Debuting Czech director Vladimir Michalek brings countryman Franz Kafka's unfinished novel "Amerika" to the screen with care and imagination. But as has previously been the problem in rendering the Czech literary master's schematic nightmarish vision on film, from Orson Welles'"The Trial" to Steven Soderbergh's fictional thriller "Kafka," the cold existential terrain of his work makes for a rather distancing cinematic experience.
Debuting Czech director Vladimir Michalek brings countryman Franz Kafka’s unfinished novel “Amerika” to the screen with care and imagination. But as has previously been the problem in rendering the Czech literary master’s schematic nightmarish vision on film, from Orson Welles'”The Trial” to Steven Soderbergh’s fictional thriller “Kafka,” the cold existential terrain of his work makes for a rather distancing cinematic experience. Best bet is scholastic and pubcaster airings where pic can serve as a perfectly respectable intro to the term “Kafkaesque.”
Derived from a production by the Czech Republic’s Prague Ypsilon Theatre, screenplay by director Michalek and cinematographer Martin Duba takes a fairly straightforward approach to the material, charting the journey of Karel Rossmann (Martin Dejdar) from Europe to the mythical land of the title. Just as Kafka wrote the piece from his imagination and not from a firsthand look at the Promised Land, there’s no attempt to treat the story realistically, and the film boasts a lovely art-deco-inspired theatrical look with painted skyline backdrops and mattes of overpowering urban landscapes.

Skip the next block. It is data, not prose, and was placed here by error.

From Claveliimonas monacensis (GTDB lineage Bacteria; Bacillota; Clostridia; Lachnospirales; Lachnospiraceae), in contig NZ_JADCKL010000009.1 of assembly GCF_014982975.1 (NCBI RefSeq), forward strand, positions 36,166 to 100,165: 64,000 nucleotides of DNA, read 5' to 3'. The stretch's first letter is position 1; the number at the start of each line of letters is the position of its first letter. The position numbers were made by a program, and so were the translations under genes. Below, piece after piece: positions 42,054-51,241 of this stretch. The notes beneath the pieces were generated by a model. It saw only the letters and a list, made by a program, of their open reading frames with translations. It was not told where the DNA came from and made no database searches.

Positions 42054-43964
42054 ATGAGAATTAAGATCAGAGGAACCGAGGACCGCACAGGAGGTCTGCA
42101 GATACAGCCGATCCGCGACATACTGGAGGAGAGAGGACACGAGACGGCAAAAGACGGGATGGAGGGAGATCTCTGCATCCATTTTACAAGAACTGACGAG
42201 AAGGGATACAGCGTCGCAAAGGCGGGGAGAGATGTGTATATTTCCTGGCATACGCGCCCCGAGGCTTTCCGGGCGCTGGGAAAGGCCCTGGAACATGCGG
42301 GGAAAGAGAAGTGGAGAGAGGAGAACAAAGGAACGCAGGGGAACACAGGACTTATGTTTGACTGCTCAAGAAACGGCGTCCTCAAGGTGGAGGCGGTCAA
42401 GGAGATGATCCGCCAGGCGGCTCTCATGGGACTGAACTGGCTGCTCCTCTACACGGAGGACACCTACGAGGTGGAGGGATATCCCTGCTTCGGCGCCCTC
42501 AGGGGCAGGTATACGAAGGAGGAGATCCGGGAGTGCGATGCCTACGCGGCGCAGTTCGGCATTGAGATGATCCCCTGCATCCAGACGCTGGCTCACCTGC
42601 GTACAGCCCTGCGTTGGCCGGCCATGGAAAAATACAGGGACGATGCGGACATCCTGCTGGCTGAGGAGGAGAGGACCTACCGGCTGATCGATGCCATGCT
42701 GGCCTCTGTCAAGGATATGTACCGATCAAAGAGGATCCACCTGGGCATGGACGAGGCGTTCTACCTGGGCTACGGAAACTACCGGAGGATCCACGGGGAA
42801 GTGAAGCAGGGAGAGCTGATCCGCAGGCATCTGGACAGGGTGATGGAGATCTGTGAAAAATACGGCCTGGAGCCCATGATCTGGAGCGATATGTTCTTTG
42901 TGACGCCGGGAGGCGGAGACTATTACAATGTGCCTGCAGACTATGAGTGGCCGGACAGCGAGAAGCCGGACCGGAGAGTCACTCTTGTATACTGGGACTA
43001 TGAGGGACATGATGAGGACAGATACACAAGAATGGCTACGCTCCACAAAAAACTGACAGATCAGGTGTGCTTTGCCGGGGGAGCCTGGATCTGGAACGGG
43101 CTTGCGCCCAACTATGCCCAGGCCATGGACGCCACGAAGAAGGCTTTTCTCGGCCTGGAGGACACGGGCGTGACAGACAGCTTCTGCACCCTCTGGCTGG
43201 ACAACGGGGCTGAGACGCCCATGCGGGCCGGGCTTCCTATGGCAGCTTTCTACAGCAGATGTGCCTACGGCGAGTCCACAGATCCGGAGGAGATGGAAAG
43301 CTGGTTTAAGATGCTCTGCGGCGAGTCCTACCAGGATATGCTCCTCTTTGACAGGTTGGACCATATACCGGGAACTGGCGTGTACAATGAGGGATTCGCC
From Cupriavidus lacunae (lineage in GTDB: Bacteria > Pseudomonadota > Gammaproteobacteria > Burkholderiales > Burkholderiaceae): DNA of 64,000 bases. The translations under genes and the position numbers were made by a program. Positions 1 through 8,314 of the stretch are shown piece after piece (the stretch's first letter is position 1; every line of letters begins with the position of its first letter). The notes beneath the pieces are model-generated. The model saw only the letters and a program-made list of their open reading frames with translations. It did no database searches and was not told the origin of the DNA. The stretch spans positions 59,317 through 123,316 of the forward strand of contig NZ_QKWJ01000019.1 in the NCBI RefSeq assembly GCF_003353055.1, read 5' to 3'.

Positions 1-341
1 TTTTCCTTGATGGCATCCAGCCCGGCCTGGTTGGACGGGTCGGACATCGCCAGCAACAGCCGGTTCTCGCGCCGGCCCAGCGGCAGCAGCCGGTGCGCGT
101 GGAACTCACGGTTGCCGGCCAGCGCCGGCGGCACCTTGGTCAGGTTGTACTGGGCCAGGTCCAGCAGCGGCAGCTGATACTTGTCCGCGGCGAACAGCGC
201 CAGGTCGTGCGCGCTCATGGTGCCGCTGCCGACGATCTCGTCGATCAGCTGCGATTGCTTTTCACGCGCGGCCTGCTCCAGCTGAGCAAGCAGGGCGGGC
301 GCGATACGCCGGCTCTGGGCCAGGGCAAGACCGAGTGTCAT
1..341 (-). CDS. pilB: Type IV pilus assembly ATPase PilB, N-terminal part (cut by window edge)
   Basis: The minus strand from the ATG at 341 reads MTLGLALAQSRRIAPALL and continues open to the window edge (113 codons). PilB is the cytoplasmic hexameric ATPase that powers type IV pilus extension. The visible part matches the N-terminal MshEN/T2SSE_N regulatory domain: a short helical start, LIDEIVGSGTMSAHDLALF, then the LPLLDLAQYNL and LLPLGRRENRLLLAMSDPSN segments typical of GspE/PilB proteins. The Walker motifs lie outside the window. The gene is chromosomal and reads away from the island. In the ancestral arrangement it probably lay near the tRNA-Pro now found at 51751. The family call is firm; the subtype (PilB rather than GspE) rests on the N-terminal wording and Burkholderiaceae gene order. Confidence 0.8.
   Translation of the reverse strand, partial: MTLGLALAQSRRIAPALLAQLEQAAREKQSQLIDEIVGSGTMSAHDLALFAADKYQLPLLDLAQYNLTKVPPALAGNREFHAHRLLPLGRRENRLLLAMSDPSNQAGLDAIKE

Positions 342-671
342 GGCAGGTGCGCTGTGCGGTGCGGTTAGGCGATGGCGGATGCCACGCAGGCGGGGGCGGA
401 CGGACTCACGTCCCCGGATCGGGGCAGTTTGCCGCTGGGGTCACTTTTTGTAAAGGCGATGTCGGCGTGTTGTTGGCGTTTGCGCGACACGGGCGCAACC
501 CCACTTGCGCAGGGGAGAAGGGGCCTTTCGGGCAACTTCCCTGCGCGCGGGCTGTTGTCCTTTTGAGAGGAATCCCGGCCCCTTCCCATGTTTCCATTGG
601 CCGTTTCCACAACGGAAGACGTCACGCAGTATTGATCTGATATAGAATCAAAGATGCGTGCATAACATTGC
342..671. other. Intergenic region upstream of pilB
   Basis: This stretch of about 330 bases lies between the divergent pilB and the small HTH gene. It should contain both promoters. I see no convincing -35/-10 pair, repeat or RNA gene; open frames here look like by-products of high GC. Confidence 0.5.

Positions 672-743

Karel’s journey begins with his delivery to the good graces of his industrialist Uncle Jacob (Jiri Labus), but after a lengthy period of testing, characterized by typically Kafkaesque paranoia-inducing incidents, Karel falls into a trap set by the sexually aggressive daughter (Katerina Kozakova) of one of his father’s associates.
Cast out as undeserving of a place in his uncle’s empire, Karel falls in with alcoholic tramp Topic (Jiri Schmitzer) and angelic barmaid Klara (Jjarka Rytychova), who serves the heady brews that lighten their dark world of poverty and hopelessness.
After Topic goads him into aquarrel, Karel, thinking he has killed the tramp, is forced to go underground under the protection of Green (Pavel Novy), a toady old graybeard, and Mack (Tomas Vorel), a tough young thug. His benefactors turn out to be emissaries of destruction, and as in Quentin Tarantino’s “Pulp Fiction ,” the protagonist becomes the prey of these two darkly perverse and sadistic monsters. Ultimately, however, there is a brighter lining than one might expect after all the angst that precedes the payoff.
Tech credits for this stylish, well-crafted pic only somewhat redeem its overall staginess and stodginess.